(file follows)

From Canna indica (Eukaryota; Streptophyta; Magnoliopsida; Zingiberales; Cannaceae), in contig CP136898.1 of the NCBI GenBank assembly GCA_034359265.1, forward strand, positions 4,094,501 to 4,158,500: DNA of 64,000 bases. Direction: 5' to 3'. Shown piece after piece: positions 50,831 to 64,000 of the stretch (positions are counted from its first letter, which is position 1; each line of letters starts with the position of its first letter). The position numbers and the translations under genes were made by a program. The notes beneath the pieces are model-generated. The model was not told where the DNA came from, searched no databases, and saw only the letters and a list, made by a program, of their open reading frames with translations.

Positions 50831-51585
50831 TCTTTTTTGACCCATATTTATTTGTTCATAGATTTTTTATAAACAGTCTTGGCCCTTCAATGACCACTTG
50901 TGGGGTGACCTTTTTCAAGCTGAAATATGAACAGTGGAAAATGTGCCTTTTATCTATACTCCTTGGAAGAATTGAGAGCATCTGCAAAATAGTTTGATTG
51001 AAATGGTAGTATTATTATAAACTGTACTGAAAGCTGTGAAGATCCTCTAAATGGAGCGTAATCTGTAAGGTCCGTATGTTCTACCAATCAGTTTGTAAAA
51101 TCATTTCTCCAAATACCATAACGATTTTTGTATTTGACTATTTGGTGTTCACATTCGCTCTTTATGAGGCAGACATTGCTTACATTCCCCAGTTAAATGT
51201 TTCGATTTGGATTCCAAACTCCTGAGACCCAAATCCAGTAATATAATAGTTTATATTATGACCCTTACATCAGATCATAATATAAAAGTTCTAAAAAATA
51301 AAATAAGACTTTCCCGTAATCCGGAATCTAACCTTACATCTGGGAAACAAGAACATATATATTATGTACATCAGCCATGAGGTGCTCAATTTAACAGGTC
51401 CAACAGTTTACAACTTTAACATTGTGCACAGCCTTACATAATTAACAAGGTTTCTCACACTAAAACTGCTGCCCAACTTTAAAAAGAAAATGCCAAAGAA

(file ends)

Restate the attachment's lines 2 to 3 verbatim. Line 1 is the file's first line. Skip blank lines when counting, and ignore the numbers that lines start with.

Positions 50831-51585
50831 TCTTTTTTGACCCATATTTATTTGTTCATAGATTTTTTATAAACAGTCTTGGCCCTTCAATGACCACTTG